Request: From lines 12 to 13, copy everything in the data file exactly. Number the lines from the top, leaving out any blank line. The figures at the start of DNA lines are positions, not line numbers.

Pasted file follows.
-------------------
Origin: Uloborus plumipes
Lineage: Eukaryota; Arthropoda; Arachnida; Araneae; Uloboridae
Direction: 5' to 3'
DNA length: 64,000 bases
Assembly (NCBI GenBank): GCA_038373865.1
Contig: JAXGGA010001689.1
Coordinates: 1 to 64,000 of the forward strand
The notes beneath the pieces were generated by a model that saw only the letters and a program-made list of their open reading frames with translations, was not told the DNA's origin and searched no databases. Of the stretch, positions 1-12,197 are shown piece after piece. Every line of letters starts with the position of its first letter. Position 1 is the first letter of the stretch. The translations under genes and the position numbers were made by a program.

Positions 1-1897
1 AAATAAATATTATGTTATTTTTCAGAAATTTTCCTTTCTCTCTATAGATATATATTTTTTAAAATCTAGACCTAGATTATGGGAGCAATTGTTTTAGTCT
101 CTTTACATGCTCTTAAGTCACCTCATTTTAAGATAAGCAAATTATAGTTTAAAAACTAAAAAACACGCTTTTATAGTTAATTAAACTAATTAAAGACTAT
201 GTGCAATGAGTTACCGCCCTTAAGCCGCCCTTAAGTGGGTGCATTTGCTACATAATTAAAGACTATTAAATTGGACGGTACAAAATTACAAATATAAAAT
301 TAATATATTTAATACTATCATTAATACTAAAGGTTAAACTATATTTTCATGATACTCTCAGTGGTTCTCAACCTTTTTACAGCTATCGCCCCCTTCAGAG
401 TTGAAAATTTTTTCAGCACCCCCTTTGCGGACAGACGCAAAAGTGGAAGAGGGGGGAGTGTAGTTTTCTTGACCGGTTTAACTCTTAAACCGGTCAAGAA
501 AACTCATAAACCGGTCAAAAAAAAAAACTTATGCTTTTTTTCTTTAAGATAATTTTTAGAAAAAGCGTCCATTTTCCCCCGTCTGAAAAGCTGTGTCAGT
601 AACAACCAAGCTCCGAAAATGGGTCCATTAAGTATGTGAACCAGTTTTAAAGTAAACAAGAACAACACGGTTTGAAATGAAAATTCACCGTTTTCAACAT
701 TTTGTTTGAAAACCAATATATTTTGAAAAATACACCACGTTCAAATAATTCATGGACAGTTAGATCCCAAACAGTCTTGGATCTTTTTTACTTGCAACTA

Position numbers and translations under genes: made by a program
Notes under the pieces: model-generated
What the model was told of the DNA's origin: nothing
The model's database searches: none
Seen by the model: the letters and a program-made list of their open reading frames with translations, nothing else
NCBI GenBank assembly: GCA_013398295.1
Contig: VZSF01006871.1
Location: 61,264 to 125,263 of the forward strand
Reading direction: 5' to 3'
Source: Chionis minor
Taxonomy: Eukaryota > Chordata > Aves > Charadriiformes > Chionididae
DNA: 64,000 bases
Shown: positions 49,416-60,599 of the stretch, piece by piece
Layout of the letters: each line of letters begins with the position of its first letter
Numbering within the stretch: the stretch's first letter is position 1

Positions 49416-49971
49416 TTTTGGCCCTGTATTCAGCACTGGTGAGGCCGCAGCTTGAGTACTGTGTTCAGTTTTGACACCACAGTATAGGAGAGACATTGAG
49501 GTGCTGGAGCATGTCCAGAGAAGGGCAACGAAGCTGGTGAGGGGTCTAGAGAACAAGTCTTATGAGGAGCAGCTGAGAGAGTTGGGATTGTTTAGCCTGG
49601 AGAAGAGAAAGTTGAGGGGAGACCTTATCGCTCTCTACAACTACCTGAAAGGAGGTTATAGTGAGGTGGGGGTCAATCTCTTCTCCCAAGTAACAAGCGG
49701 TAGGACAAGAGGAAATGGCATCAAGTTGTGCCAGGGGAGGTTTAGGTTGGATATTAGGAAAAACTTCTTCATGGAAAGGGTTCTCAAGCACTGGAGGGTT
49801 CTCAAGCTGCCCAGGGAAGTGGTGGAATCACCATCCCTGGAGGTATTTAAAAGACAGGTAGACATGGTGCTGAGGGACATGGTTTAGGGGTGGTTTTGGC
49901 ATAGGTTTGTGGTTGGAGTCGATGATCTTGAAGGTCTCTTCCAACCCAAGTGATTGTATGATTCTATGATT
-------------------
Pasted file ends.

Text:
201 GTGCAATGAGTTACCGCCCTTAAGCCGCCCTTAAGTGGGTGCATTTGCTACATAATTAAAGACTATTAAATTGGACGGTACAAAATTACAAATATAAAAT
301 TAATATATTTAATACTATCATTAATACTAAAGGTTAAACTATATTTTCATGATACTCTCAGTGGTTCTCAACCTTTTTACAGCTATCGCCCCCTTCAGAG